In this stage, RSO technique is exploited to effectively elect a subset of features. Both chasing and fighting nature of the rats has been arithmetically formulated to develop RSO technique. This technique is used in current study to carry out optimization [20]. Usually, rats are social animals that chase the prey from groups using agonistic nature. In order to describe such behaviours, given that an optimum searching agent is acquaintance of the prey’s place.

Furthermore, the searching agents update their position with respect to optimum searching agents obtained until then. The subsequent formulation is used for the above mentioned scenario.

P=APi(x)+C(Pr(x)Pi(x))(1)

In Eq. (1), Pi(x) describes the location of the rat and Pr(x) indicates the optimal solution. Hence, A & C parameters are assessed using the formula given below.

A=Rx×(RMaxIteration)(2)

If, x=0,1,2,,MaxIteration

C=2rand()(3)

Thus, R & C denote arbitrary numbers between [1, 5] and [0, 2]. The parameters A & C are accountable for optimum exploitation and exploration at the time of iteration. To arithmetically define the fighting process of rats with prey, Eq. (4) is used.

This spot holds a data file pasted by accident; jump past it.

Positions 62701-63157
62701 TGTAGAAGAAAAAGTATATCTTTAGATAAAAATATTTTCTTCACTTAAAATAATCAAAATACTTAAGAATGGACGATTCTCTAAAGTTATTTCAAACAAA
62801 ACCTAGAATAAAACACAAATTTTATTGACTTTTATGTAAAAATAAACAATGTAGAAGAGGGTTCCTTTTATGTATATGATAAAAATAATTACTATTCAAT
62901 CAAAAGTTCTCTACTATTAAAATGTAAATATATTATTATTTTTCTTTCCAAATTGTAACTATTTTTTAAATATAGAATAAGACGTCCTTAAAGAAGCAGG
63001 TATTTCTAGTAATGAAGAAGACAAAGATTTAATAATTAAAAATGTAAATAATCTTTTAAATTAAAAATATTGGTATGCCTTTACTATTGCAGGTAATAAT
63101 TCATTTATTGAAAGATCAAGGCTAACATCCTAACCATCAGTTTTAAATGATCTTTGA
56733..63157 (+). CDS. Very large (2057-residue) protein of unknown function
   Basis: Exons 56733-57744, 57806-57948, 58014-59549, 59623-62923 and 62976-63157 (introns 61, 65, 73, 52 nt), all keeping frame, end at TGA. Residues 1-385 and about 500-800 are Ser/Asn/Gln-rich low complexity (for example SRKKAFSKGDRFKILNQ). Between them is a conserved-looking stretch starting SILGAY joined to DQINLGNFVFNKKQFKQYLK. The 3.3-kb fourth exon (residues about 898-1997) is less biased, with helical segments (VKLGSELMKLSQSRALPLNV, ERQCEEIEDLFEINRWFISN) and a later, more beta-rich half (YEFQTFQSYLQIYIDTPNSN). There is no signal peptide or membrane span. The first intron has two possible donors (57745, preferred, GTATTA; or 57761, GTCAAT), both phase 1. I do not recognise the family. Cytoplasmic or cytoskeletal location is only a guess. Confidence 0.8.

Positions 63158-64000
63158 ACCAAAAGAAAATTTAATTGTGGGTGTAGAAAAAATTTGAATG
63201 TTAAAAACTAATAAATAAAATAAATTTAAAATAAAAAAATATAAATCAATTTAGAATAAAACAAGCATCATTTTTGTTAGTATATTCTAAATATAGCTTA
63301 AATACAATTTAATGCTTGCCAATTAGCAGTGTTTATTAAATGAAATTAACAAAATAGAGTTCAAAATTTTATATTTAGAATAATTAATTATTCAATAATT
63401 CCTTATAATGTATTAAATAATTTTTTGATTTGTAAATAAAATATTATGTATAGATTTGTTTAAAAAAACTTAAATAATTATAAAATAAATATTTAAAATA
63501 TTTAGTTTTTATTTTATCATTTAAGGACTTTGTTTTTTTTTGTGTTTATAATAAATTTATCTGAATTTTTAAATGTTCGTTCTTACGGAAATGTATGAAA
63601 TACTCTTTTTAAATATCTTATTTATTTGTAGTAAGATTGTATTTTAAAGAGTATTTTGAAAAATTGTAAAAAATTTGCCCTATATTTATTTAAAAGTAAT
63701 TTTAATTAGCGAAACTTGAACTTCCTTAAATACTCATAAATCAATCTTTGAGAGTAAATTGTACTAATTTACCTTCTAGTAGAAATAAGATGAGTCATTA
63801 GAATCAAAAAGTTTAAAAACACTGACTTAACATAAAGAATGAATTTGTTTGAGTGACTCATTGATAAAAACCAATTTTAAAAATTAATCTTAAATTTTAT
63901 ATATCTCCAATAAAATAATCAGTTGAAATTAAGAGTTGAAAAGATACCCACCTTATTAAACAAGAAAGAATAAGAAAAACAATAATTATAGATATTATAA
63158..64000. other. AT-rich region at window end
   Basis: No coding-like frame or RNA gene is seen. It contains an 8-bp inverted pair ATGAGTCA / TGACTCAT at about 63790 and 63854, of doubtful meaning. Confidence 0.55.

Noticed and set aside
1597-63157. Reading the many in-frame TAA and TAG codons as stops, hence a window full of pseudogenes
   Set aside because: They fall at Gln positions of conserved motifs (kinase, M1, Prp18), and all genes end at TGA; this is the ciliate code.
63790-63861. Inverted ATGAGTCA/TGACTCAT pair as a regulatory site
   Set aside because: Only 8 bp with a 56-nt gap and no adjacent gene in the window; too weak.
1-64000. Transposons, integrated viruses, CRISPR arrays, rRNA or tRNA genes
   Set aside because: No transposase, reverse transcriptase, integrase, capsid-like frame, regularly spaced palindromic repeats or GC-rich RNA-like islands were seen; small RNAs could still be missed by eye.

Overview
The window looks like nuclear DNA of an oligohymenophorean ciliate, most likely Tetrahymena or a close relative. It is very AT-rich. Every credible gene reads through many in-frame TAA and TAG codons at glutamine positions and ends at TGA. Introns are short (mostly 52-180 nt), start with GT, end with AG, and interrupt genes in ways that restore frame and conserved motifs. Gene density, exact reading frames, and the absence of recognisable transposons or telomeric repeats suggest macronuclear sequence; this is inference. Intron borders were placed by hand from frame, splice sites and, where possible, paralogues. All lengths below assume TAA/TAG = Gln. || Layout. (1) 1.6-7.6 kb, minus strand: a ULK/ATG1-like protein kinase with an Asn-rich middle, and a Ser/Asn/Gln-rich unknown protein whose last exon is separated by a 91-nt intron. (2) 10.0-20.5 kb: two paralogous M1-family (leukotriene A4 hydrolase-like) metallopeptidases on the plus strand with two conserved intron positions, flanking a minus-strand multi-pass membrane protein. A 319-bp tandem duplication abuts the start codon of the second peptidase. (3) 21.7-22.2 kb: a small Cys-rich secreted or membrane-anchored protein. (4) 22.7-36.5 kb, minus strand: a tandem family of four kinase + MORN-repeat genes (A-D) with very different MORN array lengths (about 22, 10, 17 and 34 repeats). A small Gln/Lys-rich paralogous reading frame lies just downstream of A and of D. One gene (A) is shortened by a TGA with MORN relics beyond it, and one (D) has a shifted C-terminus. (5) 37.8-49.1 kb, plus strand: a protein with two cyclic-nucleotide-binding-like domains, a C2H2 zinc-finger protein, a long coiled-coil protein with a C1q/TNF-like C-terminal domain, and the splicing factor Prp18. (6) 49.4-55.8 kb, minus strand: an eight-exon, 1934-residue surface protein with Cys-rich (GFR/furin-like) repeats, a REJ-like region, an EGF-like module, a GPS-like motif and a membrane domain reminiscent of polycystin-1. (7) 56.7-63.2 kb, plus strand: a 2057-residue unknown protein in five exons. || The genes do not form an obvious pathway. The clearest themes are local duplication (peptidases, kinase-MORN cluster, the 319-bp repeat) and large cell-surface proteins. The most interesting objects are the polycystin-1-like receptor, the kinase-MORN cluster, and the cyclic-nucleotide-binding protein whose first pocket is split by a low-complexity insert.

Pi(x+1)=|Pr(x)P|(4)

Consider Pi(x+1) denotes the upgraded position of a rat. It retains the optimum solution and upgrades the location of other searching agents based on the location of the optimum searching agent. The impact of Eqs. (1) and (4) occur in three dimensional environments. Here, the rat’s (A, B) position gets upgraded toward the position of prey (A,B). By adjusting the parameters as presented in Eqs. (2) and (3), numerous quantity of positions are accomplished with respect to existing place. On the other hand, this mechanism is expanded under n-dimensional environments. Then, both exploitation and exploration are ensured by transformed A and C parameter values. The suggested RSO methodology stores the finest solution with the smallest operator. The process followed for existing RSO technique is shown below. The steps and the flowchart of RSO are given herewith.